By Michelle Karim and Christopher Leelum
Two water cooling towers in Smithtown East and West high schools were deactivated and cleaned after Legionella bacteria, which causes Legionnaires’ disease, was found in them last week.
“Upon notification of the sampling results, the cooling towers were immediately brought offline and … an online disinfection/decontamination of the cooling towers was performed by a professional licensed commercial pesticide applicator,” Superintendent Dr. James Grossane said in a letter to parents of students at Smithtown East and West.
Since July of this year, an outbreak in South Bronx has led to the deaths of 12 people. “[Legionella] is often isolated from water and wet areas in the natural environment such as creeks, hot tubs or hot springs, seawater, wood chips, mulch and soil. The bacterium is also present in cooling water systems,” Maurizio Del Poeta, a professor in the Department of Molecular Genetics and Microbiology said.
“There is a greater risk of severe disease in persons aged 50 years and over, regular smokers, and immunosuppressed persons,” Professor Del Poeta said. “Legionnaires’ disease does not affect children,” he added.
The letter confirmed that there have been no confirmed cases of Legionnaires’ disease at either high school, and that “follow-up monitoring” will be performed to prevent future outbreaks.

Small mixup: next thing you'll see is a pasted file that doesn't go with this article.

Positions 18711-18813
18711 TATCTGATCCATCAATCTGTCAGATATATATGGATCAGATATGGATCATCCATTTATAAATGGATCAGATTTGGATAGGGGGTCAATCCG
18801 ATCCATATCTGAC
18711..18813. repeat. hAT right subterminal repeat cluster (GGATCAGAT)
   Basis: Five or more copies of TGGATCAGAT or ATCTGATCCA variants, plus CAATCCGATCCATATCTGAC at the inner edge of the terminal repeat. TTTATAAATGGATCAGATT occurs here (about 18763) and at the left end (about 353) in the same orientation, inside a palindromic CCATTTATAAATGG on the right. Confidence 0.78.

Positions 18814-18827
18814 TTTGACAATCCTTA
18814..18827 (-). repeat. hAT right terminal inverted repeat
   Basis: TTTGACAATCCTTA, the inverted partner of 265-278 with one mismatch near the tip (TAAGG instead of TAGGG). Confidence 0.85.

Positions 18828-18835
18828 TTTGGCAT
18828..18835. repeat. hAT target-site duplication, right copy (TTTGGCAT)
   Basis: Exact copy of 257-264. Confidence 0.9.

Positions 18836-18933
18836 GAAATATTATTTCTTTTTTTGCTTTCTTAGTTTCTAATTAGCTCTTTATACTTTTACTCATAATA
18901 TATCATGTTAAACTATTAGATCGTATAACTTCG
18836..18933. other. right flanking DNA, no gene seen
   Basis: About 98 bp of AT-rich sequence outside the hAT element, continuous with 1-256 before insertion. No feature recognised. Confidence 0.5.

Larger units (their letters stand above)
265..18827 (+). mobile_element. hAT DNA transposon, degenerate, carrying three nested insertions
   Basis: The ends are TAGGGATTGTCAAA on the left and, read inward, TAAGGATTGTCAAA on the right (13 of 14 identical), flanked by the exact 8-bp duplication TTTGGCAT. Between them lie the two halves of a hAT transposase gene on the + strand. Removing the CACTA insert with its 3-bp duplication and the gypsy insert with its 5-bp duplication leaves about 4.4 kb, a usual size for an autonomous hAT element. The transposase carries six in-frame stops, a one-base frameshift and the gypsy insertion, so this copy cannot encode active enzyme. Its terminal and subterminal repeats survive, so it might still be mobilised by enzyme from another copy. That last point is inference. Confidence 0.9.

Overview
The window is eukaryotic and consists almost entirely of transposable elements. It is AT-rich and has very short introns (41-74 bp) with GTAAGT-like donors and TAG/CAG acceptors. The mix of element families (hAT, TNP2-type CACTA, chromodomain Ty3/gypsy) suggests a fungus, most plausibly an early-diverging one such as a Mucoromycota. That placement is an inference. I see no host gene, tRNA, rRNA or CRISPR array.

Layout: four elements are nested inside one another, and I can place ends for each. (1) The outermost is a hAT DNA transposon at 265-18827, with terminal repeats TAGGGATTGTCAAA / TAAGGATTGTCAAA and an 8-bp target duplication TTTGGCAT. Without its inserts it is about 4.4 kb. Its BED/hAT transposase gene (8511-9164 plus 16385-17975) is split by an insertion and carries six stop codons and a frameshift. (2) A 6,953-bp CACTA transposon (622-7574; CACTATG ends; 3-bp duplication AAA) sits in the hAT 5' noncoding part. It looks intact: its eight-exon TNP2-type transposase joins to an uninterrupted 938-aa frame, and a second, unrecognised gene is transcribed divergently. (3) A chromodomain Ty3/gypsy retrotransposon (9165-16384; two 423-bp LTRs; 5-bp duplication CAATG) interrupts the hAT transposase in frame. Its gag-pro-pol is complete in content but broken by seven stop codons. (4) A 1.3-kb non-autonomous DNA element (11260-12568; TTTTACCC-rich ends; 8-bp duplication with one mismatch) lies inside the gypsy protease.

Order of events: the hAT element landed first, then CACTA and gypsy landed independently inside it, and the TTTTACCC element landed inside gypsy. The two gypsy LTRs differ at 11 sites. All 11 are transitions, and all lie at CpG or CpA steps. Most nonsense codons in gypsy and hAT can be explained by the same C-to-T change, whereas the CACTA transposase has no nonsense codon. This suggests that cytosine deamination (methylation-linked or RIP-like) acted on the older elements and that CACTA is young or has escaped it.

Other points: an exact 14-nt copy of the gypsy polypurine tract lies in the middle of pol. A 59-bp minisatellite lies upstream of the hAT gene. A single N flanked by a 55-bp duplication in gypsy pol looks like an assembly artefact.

According to the Center for Disease Control, the symptoms for the disease begin two to 10 days after exposure to the bacteria, but could appear within the first two weeks.
“There are two symptoms of Legionella, one is called walking pneumonia. It’s one of those that you have but don’t know it yet,” Yolinda Huang, a senior Clinical Laboratory Science major said. She spends her time in the lab researching preventative methods of combatting diseases and studying different strains of microorganisms. “The other strain is the one which has an 80 to 90 percent mortality rate. This is the one people are scared about in the Bronx and what caused all those deaths,” she added.
“What surprised me most about the situation in the Bronx, and throughout the rest of the boroughs, was how many companies took advantage of the situation,” Peter LaRocco, an apprentice for New Tech Mechanical, a Long Island heating and air conditioning company, said. LaRocco explained how HVAC companies would charge “four to five times the amount they normally would” for inspection purposes, after Mayor De Blasio required all building and company owners to issue inspection of their cooling towers.
“What was originally an $800(ish) inspection, became a $4500-$5k inspection,” LaRocca said, in an email interview. “And when the fines by the city for not getting a cooling tower inspected could cost in between $10,000 – $20,000, getting up-charged 4 to 5 times the amount you normally would for a cooling tower inspection really isn’t that bad,” he added.
Initially, LaRocco thought that he had contracted the disease, after his doctors prescribed him antibiotics when they learned he works in HVAC.
“When we had the outbreak this summer, I was presenting most of the symptoms that qualified me for pneumonia. I thankfully didn’t have it, but was out of work for three days,” he said.